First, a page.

Written by: Mike Parkin, Attivo Networks Product Marketing Engineer – Once again, cyberattacks that rely on physical access have made headlines. This time, the culprit is an attack dubbed DarkVishnya that came to light targeting banks in Eastern Europe. This sophisticated attack relies on intruders placing devices on the physical network, ranging from inexpensive laptops or Raspberry Pi type devices, to Bash Bunny style USB devices that can be placed unobtrusively into an office or branch location. By using a built in, or attached, GPRS/3G/LTE wireless module, the attackers can remotely access their malicious kit, in this case, breaking into networks to steal tens of millions of dollars.
Using a physical connection like this isn’t new, but it remains one of the most effective attack vectors. “If I can touch the machine, I can own the machine” has been a truism for many years and it applies equally in the context of a network-based attack. Access to the corporate network lets an attacker bypass the defensive perimeter. Their kit looks like a normal laptop, printer, USB device, or something else that doesn’t appear out of place in the environment. Attackers can even avoid whitelisting tools and domain policies by using fileless attacks and standard administration tools like PowerShell and psexec. Essentially, the intruder gets access equivalent to an insider because they are inside.
With the DarkVishnya attack, like many others before it, intruders are going after user and admin credentials, valuable files, and other assets they can leverage to reach their intended goals. How an organization can reliably stop this sort of ‘physical access’ attack is the question.
Tackling the Threat Within
Locking down network access is easy on paper, but considerably more difficult in practice. Implementing technical controls that restrict network access to authorized systems can be quite effective, but it also takes a great deal of effort and may not be practical in environments where users need mobility and easy access. Access policies can also be effective, but, again, implementation can clash with the constant push and pull between effective security and user efficiency.
This means that even when an organization expends the considerable resources needed to implement industry best practices, it may not be enough. Attackers can often find ways to get the access they want, while staying under the radar during their intrusion. Ultimately, that is the challenge organizations need to address.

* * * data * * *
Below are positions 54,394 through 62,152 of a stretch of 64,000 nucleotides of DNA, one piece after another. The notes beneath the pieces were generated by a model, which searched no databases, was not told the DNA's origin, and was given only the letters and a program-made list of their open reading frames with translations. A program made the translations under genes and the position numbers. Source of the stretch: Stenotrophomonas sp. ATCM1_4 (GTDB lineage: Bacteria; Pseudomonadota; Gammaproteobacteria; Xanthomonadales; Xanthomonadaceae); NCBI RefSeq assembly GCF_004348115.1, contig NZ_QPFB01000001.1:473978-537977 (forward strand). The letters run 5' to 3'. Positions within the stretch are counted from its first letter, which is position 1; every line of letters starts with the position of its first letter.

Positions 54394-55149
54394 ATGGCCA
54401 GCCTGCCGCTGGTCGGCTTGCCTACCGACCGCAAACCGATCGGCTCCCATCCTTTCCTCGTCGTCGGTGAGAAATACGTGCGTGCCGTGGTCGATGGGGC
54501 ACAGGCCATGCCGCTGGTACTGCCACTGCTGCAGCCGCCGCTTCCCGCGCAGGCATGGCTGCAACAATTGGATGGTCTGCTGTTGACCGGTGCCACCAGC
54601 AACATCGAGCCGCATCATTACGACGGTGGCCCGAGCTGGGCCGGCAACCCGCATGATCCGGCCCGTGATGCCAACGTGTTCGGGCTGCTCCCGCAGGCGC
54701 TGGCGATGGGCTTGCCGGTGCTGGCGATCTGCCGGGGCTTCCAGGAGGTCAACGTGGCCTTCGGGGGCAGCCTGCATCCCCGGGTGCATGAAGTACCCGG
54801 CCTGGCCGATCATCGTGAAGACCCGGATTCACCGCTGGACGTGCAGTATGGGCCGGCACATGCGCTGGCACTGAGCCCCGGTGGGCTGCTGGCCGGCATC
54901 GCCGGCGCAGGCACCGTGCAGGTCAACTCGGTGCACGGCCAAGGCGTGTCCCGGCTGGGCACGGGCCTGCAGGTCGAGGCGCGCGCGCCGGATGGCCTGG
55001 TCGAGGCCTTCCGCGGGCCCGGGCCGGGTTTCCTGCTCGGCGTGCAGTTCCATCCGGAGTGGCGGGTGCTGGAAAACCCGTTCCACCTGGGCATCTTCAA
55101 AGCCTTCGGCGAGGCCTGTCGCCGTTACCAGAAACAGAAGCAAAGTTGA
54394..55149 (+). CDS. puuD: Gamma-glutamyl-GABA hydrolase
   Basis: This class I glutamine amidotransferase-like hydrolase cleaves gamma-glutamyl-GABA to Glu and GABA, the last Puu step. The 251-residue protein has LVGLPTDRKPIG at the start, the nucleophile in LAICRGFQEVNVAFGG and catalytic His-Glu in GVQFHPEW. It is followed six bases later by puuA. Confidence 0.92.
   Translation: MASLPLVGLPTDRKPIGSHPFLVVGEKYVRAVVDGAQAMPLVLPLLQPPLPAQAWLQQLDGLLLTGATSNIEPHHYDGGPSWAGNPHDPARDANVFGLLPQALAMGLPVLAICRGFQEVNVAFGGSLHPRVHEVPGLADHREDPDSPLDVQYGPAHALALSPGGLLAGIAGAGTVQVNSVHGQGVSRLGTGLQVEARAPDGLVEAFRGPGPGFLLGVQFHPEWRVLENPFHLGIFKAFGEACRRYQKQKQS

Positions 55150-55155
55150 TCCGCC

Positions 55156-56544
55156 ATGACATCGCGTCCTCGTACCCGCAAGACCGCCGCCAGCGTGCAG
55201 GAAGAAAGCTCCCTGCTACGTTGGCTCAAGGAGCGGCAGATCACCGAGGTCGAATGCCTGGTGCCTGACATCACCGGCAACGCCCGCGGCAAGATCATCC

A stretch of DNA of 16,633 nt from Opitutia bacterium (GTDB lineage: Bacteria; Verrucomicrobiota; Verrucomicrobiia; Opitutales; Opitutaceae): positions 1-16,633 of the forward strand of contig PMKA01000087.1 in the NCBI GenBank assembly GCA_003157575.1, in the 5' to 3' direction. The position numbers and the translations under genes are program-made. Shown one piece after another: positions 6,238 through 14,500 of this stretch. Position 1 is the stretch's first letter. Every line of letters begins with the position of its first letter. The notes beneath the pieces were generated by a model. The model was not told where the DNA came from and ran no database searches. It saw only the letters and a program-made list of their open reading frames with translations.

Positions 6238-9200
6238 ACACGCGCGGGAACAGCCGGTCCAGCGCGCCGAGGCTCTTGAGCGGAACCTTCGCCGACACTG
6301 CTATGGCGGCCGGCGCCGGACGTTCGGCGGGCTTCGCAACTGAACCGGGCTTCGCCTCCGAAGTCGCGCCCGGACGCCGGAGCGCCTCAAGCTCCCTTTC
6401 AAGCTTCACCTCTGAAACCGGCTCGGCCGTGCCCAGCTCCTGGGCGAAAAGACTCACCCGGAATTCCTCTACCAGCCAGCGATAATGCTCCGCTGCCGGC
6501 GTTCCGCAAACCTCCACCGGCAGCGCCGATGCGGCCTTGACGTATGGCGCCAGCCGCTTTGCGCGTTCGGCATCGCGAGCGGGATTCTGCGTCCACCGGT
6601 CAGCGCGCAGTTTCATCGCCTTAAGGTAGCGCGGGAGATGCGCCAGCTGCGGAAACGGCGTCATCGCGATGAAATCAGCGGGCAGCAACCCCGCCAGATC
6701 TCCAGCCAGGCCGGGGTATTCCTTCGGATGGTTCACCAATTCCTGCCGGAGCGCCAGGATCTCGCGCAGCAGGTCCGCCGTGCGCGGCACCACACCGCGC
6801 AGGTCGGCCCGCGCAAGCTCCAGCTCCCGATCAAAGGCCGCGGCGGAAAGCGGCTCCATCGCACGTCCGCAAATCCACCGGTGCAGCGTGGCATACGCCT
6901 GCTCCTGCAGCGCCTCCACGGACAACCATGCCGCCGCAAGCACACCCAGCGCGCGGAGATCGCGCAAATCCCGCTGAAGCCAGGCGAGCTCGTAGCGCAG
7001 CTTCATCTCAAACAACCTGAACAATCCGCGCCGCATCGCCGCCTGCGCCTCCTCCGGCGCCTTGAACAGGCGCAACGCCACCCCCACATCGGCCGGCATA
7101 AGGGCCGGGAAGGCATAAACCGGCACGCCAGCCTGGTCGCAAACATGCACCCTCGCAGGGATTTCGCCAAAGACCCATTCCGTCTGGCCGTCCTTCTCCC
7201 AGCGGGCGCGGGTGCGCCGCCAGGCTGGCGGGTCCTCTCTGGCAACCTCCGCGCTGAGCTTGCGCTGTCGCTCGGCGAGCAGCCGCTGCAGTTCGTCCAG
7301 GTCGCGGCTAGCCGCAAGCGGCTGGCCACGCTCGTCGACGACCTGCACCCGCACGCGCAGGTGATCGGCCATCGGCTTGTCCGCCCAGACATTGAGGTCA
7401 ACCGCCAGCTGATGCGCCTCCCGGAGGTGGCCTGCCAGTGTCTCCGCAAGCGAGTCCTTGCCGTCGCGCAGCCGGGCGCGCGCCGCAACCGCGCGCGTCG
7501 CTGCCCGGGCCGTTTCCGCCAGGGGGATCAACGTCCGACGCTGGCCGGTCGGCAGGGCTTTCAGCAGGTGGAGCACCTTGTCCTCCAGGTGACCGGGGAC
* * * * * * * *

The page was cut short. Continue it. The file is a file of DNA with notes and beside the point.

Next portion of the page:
When an attacker leverages physical level techniques to penetrate the environment, as demonstrated here with DarkVishnya, there are still opportunities for the defense to regain the upper hand. Even with a physical foothold in the environment, an attacker still needs to do reconnaissance to find their targets and acquire credentials to escalate their privileges. This is where an organization can leverage Deception Technology to catch a threat actor early in the attack cycle, even if they’re already inside.
In the event that an attacker breaches the perimeter, decoys and lures are spread across the environment, appearing identical to live assets, in anticipation of an attack. So, regardless of an adversary enters, they still won’t be able to tell the difference between live assets and the decoys that were placed to trick them into revealing themselves.
For example, let’s assume a Dark Vishnya attacker has successfully dropped a remote into a target network that’s protected with deception. They can glean some information from passive listening, but that will only identify potential targets for them to scan or attack. Once they launch a scan, even a “low and slow” one, intended to fly under the radar of conventional defenses, the decoy systems will spot the scan and raise high-fidelity alerts on the activity.
Alternatively, they may have succeeded in breaching a local system and are leveraging that device to steal credentials to escalate their privileges. By placing deceptive credentials on live hosts that lead to decoy assets, Deception Technology again gives the defender the upper hand.
These are not just hypothetical examples. Penetration testers have used these exact techniques for years to great effect, and experience has also shown that Deception Technology can reliably identify these techniques while they are in use. For example, an Attivo Networks customer has shared that they caught a penetration testing team who gained physical access to their building and hid a laptop they connected to the network with a Mi-fi device behind a file cabinet. The pen-testers later remotely accessed the laptop to enumerate the network and were subsequently detected by the Attivo ThreatDefend™ solution.
It doesn’t matter how an attacker gets into the environment, whether through an email attack, remote exploit, or physically compromising the network, Deception Technology shifts the advantage back to the defender. By spreading decoys across the internal attack surface, deception will reliably detect and isolate an attacker before they can reach their target. It enhances the organization’s conventional defense without relying on signatures, extensive tuning, or increasing the information security team’s workload.
Even in the face of new, physical, cyberattacks, deception technology fills in the gaps to give the defense a concrete advantage.